Credentials Review

Web Resources

The idea of pursuing ABPP/ABCN credentials can be intimidating. It involves a lot of work, but it can be done. The first thing you can do is get more information. Each of the following web sites has something to offer:

The American Board of Professional Psychology (ABPP) is the largest and best-respected accreditation board in the field of applied psychology. It recognizes 13 subspecialties, each of which has its own “member boards” that design and immediately oversee the examination process. The Clinical Neuropsychology subspecialty is represented by the American Board of Clinical Neuropsychology (ABCN, see below). The ABPP web site provides the big picture on what board certification means to the profession and to the public. It also provides the very important initial application.

The American Board of Clinical Neuropsychology (ABCN) is the ABPP member board that oversees the subspecialty examination in Clinical Neuropsychology. The ABCN web site provides an overview of the examination process, answers frequently-asked questions, has basic background information about the board itself, and links you to the application materials at the ABPP site and study materials at the AACN site. ABCN has also put out the in the ABCN Candidates’ Manual, which gives the official word on the ABCN process, and even lets you see the exact forms that are used by evaluators so that you know what they are looking for.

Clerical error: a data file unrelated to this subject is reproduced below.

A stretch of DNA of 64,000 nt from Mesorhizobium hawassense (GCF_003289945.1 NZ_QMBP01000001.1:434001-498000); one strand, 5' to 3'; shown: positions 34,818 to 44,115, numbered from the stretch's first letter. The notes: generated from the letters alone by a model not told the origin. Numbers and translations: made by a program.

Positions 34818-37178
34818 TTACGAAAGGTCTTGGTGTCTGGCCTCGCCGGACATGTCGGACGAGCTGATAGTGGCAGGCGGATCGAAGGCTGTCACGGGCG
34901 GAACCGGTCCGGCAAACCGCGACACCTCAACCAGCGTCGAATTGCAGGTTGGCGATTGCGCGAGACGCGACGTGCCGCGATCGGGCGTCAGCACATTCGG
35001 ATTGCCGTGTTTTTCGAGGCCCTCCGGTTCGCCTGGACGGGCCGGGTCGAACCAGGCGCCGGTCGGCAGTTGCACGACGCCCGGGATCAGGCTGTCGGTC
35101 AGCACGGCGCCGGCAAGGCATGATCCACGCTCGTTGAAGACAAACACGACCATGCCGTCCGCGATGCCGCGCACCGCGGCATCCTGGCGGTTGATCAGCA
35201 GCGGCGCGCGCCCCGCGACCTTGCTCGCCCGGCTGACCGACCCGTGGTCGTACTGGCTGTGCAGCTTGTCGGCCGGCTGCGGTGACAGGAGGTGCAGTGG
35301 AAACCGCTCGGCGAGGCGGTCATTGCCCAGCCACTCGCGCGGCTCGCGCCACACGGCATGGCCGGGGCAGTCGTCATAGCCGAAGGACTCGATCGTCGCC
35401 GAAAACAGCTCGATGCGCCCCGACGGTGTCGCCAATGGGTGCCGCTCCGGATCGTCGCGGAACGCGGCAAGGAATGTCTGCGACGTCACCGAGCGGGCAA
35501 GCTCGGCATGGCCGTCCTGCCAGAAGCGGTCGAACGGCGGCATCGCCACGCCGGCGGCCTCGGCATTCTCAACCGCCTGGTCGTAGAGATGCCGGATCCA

The American Academy of Clinical Neuropsychology (AACN) is an independent organization comprised entirely of individuals who have completed the ABPP/ABCN certification process. Among other things, the site provides an excellent study guide that you should read in full. It helps to demystify the process and provides strong guidance on how to succeed. The BRAIN website does not replace the AACN study guide; rather, our site is intended as a supplement.

Beyond the web sites

A few BRAIN folks also published a book devoted to helping you through the whole process: Armstrong, K., Beebe, D.W., Hilsabeck, R., & Kirkwood, M. (2008). A Step-by-Step Guide to ABPP/ABCN Certification in Clinical Neuropsychology: How to Become Board Certified Without Sacrificing Your Sanity. New York: Oxford University Press. In full disclosure, a portion of the sales of that book is provided to its authors and to the AACN.

Consider attending an ABPP preparatory session. These are held at most major neuropsychology conferences, including the annual meetings of the INS, NAN, and AACN. These sessions give an overview of what to expect and tips on how to progress. There are also opportunities to ask questions and, if you are ready, to practice oral examination procedures.

Develop a relationship with a mentor who has completed the ABCN process. If no such individual is locally available or suitable as a mentor, consider working with the AACN mentorship program, which links applicants with willing mentors. The AACN mentorship program is coordinated by Dr. Brandon Baughman at bbaughman@semmes-murphey.com.

Join the BRAIN e-mail listserve. Though not required, list-serve membership can be a tremendous resource. In an effort to keep the listserve relevant, helpful, and supportive, we require that new members have a sponsor. Learn more about how to become a list-serve member or to sponsor a new member. Even if you are uninterested or unable to join, we hope this public web site will help your preparation processes.

Be Ready for ABPP in Neuropsychology